By Ann Tatko-Peterson
Wednesday, June 4th, 2008 at 7:30 am in Adoption.
The tell-tale signs were written all over the e-mail. I just didn’t want to see them. A month into “circulation” (putting our story out there for birthmom’s to read), we finally had our first e-mail. The subject line was tip-off No. 1: “Adopt a baby girl into your home.” It was especially telling considering the message that followed from someone who called herself Taylor.
“Hi, Well, honestly I dont know what to say or if this is the right place for me to pose a problem. All i know is that I have prayed over it and something good is going to happen in my life. I am having a baby girl and we are facing some problems which i dont want her to suffer. She has already endured enough as a child and I have also tried my best to keep her but adoption should be my last resort if at all i want her happiness. If you are interested in giving a child love and care, please show it to this baby. She is 7months old, playful and fast growing baby.”
On some level, a tiny warning bell went off inside my head. Initially, I ignored it.
I hit reply and provided the name and contact information for the agency my husband and I are using to adopt. Then, I did as instructed by our caseworker at the agency. I sent her a copy of the e-mail. She quickly replied that we had received a scam, and we weren’t alone. Other clients at the agency, people looking to adopt just like us, had received the same e-mail. Most were far more savvy than I was.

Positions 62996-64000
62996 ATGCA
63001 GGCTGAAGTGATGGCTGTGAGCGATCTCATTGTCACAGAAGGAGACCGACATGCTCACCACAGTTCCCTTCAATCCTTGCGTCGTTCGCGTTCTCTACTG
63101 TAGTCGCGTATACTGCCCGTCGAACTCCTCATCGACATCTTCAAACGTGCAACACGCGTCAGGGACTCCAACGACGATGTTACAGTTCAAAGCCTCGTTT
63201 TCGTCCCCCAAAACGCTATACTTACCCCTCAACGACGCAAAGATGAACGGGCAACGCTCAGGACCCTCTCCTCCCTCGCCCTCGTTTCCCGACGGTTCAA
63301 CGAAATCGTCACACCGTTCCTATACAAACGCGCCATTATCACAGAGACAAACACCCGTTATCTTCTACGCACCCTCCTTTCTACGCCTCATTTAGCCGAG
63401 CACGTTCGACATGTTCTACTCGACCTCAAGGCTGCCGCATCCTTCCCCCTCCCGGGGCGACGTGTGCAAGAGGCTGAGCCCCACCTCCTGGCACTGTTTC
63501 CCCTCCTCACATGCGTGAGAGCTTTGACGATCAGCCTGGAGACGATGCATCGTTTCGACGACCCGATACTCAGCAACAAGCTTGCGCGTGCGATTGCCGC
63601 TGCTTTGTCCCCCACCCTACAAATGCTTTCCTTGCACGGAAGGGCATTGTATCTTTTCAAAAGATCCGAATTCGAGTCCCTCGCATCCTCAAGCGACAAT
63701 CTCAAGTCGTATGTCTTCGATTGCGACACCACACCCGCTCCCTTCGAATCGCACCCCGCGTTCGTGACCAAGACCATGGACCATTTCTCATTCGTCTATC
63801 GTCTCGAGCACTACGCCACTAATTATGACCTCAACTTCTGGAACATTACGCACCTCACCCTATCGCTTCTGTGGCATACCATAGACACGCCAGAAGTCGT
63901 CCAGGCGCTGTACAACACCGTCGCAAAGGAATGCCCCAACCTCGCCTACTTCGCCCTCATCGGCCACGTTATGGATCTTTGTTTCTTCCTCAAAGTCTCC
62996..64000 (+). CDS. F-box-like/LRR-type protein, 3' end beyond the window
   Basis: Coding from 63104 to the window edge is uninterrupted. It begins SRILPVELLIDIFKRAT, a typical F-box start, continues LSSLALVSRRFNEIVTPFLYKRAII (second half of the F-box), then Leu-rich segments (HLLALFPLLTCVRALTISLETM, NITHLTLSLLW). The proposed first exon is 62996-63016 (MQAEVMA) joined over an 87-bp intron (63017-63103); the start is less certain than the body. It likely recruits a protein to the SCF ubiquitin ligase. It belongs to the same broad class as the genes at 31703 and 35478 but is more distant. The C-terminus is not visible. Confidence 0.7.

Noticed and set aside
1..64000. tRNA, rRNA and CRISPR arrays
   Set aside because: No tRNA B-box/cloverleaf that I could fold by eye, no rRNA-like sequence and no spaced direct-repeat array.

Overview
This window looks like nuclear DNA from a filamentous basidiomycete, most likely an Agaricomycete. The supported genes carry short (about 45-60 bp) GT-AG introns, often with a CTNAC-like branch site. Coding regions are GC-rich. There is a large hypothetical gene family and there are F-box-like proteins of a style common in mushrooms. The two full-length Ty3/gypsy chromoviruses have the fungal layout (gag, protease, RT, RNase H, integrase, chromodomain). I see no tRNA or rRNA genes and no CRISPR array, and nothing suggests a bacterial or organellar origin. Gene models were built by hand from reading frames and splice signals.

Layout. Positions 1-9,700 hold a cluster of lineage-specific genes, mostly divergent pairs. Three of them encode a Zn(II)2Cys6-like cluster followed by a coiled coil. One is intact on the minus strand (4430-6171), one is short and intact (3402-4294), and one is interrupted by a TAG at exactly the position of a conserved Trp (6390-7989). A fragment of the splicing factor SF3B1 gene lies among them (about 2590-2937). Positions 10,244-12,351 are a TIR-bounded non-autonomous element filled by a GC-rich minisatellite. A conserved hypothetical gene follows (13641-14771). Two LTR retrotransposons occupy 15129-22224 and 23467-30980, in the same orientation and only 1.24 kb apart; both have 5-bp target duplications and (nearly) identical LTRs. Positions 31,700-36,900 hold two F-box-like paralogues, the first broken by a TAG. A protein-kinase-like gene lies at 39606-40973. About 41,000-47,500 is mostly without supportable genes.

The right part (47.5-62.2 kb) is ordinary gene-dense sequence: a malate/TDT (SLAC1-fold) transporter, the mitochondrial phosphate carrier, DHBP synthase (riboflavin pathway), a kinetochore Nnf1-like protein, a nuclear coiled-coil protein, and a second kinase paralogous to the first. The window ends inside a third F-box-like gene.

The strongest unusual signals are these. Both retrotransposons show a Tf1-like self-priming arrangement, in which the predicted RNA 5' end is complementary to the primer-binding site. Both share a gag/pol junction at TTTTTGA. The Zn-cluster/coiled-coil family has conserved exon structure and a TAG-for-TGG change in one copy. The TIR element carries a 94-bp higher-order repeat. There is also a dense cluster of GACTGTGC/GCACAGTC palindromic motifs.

Scams usually have a major red flag. The first one here was the discrepancy between the perfectly written subject line and the error-riddled message that followed. The second was that another e-mail address was included with ours in the “To” field. The third was how she changed her story from “having a baby” to having had a 7-month-old child. It’s not as if I hadn’t heard all of this before. The agency’s staff did an excellent job counseling us months ago about ways to recognize a scam. The two primary tip-offs are when the sender asks for money or writes about having twins, especially one boy and one girl. It’s not unlike the e-mail foreign money offers that promise big bucks — if they can just deposit the money directly into your bank account. The scams are obvious. I just chose not to look for the signs because after waiting a month to hear something, I wasn’t prepared to accept that our first communication was a scam.
Later, talking with my mom, she asked the question that came naturally: why? Why does someone prey on people looking to adopt? What does this person hope to gain? Believe it or not, it’s not always about money. Some girls/women are looking for attention. They like the idea of being able to provide something that people want, even if it’s not real. They like having a connection with someone, even if it’s not real. We may never know the motivation behind the e-mail we received. The real lesson here is to read thoroughly and be cautious the next time.